Vic Modern II Studio + House is a whole-site renovation in Elwood by Man Architects that includes the rejuvenation of an Edwardian home, the construction of a writer’s studio, and landscaping. From the street, glimpses of white, cap-like peaks can be seen beyond the existing dwelling, hinting at an intervention that was designed to capture and celebrate light and views.
During the briefing process, the precedents of Australian Modernism and the principles of passive design were discussed at length. This resulted in a design that has reduced the footprint of the existing dwelling and prioritised a sensitive and sustainable response.
Atelier Red + Black
ROSE GARDEN ORIGAMI
Rose Garden Origami, by Atelier Red + Black, is a garden pavilion attached to a dwelling that has been crafted to capitalise on outdoor living space. The pavilion connects a tranquil, north-facing rose garden and the internal living areas of a Mount Waverley townhouse.
The nature of the pavilion is generated through the origami-like pattern of its white metal sheets. As a system, it is both efficient and poetic: the modular design helped to reduce the cost to the client, while the folding carefully controls daylight and gives the space a hand-crafted feel further heightening the experience of the rose garden.
Photographer_ Nic Granleese
Steffen Welsch Architects
Steffen Welsch Architects recently completed a renovation of a 1970s late modernist house in Doncaster. The original home was one typical of residences of the era – a semi-open plan, sunken lounge room, low ceilings – that no longer met the needs of contemporary family life. In response, its layout was reconfigured and extended, and walls were opened to improve internal flow and encourage interaction between inhabitants. Key original features (such as the conversation pit and concrete walls) were retained and details and materials of the era (flat timber ceilings and stone walls) were referenced in the internal works, while external walls are concrete blocks or charred timber.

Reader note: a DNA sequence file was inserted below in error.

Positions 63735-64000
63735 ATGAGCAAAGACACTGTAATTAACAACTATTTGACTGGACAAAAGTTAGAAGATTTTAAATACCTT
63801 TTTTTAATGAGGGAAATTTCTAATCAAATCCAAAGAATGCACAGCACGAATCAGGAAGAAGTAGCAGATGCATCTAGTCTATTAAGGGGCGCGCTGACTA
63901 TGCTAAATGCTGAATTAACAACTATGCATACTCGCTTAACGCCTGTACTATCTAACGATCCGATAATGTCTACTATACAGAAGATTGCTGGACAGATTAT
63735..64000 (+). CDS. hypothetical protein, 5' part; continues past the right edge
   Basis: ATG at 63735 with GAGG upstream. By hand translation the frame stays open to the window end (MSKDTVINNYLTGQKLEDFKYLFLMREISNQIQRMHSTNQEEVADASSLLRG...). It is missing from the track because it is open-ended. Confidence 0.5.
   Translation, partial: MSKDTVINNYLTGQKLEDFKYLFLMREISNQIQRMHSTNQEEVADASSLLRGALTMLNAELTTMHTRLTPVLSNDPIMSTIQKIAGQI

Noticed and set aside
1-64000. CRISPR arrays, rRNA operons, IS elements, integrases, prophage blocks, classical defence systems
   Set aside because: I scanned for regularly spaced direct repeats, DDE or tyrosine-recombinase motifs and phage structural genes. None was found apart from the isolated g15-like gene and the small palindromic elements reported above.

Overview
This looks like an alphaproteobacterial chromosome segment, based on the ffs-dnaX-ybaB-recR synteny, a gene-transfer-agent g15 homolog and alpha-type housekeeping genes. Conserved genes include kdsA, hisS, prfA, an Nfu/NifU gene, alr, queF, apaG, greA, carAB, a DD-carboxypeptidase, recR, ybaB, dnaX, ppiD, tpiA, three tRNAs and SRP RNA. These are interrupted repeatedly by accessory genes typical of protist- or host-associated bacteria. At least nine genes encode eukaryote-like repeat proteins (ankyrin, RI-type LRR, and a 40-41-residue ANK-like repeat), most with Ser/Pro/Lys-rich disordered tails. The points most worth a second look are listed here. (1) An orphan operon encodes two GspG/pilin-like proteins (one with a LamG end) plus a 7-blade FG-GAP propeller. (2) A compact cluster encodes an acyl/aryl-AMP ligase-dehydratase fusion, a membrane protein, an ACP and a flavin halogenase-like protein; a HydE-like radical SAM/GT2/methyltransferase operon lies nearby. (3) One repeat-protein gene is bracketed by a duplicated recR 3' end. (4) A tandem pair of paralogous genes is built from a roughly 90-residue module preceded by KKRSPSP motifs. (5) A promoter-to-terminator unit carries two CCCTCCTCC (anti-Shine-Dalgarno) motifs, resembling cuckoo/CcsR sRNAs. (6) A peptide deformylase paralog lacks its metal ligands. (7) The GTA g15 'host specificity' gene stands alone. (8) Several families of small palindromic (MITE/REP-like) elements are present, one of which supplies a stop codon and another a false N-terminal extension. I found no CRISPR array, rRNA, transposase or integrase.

Photographer_ Rhiannon Slatter
CAPE SCHANCK RETREAT
This one bedroom retreat is set in the undulating sand dunes and dense tea trees of Cape Schanck on the Mornington Peninsula. Designed to have minimal impact on the landscape in which it is set, the building floats above the dunes and is supported by rendered brick elements which form the entry portal and the internal amenities for the house. The charcoal timber cladding on the façade is patterned to reflect the branches of the tea trees surrounding the house. This project is being currently being documented and is due to start construction early 2016.
Photographer_ Pandolfini Architects
WEBSTER ST HOUSE
Built in the early 1900s, this historic home in central Ballarat had been the subject of a series of haphazard alterations in the 1970s and 1990s. Moloney Architects stripped the property of the later interventions, turning the original house into the bedroom area. An extension was built to provide an open living space for a family. Old and new are separated by a glass linkway – a move that was strongly supported by Ballarat City Council’s heritage advisor.
The house’s rectangular form is punctuated by an angled ‘slice’ that addresses the backyard and organises the large internal open space. The extension is pitched to the north to improve sunlight access during Ballarat’s notorious winters, while a limited palette of black plate steel and stained cedar cladding on the new façade contrasts with the clinker bricks of the original building.
Photographer_ Shannon McGrath
Tandem Design Studio
YELLOW EARTH FLAGSHIP STORE
Tandem Design Studio has produced the fit-out for a sheepskin retailer’s flagship store in the Emporium shopping centre. The store’s rough textured floor references timber wool sheds, while the steel frames that feature prominently throughout the store are a reminder of tanneries, machine rooms and sewing floors. Wool itself is showcased through the textured felt lights and sheepskin wall cladding, and knitted yarn inspired the suspended display cones and the playful, tactile rope shopfront.
Photographer_ Nic Granleese